6th-8th Grade

"If you are expecting your students to work in groups to share a pen, I recommend clearly defining roles for each group member, or setting time limits for pen use. When using timers in groups, make sure the other group members have something to do while waiting for their turn to Doodle, like drawing their ideas, writing about them, or otherwise."-Ellen Peterson Share
ELA: 3Doodler Stop-Motion
Time: One 45-minute session
Skill: Intermediate
Grades: 6th to 8th

In this activity, students will work in pairs or small groups to identify the theme of a fictional text, summarize a scene that best reflects the theme, and create a 3Doodler stop-motion animation to enact the scene. Creative thinking skills will be integrated into this hands-on project that will help you assess your students' level of comprehension.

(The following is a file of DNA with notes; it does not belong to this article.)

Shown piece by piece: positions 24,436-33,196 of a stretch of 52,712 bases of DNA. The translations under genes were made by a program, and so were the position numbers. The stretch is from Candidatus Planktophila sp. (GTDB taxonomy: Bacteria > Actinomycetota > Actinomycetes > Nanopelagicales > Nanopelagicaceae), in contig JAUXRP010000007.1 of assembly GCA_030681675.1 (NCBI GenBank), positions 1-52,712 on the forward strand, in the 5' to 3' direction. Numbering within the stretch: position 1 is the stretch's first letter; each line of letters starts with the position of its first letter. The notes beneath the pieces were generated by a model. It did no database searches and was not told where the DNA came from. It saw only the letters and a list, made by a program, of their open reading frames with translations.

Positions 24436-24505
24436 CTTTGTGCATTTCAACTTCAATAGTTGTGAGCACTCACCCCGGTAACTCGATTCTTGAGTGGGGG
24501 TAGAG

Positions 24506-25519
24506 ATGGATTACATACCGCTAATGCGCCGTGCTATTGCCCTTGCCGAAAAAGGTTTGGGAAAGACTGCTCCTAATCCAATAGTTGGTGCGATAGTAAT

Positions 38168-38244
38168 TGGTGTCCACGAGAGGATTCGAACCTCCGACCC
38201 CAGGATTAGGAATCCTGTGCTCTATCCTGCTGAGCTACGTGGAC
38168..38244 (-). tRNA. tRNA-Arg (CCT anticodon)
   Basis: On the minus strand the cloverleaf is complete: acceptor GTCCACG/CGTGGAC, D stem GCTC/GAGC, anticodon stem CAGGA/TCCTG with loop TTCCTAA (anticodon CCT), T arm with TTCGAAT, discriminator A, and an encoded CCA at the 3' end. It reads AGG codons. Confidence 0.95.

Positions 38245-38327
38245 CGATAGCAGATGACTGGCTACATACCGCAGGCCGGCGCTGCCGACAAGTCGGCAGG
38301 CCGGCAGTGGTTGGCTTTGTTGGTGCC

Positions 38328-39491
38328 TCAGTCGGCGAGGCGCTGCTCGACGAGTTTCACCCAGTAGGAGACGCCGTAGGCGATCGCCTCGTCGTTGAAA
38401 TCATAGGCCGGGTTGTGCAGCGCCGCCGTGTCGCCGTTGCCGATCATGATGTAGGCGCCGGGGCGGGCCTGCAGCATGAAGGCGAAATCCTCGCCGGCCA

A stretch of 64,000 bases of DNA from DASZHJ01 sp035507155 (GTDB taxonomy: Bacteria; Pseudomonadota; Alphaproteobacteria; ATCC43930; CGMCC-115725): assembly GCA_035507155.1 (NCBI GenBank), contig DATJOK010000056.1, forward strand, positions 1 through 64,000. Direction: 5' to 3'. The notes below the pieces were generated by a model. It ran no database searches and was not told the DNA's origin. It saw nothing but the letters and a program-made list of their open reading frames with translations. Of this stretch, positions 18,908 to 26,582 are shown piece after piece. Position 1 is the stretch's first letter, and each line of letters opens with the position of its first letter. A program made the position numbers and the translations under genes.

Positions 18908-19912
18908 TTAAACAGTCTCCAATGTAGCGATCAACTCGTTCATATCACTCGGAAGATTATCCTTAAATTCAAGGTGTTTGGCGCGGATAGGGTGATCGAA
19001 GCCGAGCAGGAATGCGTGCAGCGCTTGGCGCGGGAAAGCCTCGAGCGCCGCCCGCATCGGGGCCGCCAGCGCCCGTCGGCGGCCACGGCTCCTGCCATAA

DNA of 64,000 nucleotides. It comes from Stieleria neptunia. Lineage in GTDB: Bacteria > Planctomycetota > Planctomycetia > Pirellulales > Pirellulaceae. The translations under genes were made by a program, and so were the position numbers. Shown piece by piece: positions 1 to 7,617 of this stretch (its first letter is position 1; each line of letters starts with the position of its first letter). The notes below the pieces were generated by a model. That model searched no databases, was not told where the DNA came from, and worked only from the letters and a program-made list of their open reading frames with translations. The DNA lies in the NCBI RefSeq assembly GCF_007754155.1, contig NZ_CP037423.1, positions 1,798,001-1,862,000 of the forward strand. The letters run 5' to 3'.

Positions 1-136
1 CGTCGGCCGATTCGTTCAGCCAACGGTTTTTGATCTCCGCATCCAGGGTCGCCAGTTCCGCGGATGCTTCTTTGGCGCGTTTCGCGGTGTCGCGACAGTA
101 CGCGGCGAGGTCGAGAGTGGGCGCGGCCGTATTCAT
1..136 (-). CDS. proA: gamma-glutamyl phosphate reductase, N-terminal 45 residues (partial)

STEM: Doodled Animal Prosthetics
Time: One-two 50-minute sessions
Skill: Intermediate
Grades: 6th to 8th

Doodle Doctor, STAT!

In this bioengineering and design activity, students will work in pairs to design and doodle a prototype for an animal prosthesis that meets the constraints of a simulated design problem.

9th-12th Grade

"Once you’ve decided on a specific lesson, make sure you have plenty of extra materials on hand. For new students, they need a certain amount of “playing” before they create a 3D model for a specific assignment. I have my students make a small stick figure statue and I have them practice molding a few parts together before expecting them to produce something assignment-related."-Ellen Peterson Share
The Basic Unit of Life: Prokaryotic and Eukaryotic Cells (STEM)
Time: Two 60-minute sessions
Skill: Advanced
Grades: 9th to 12th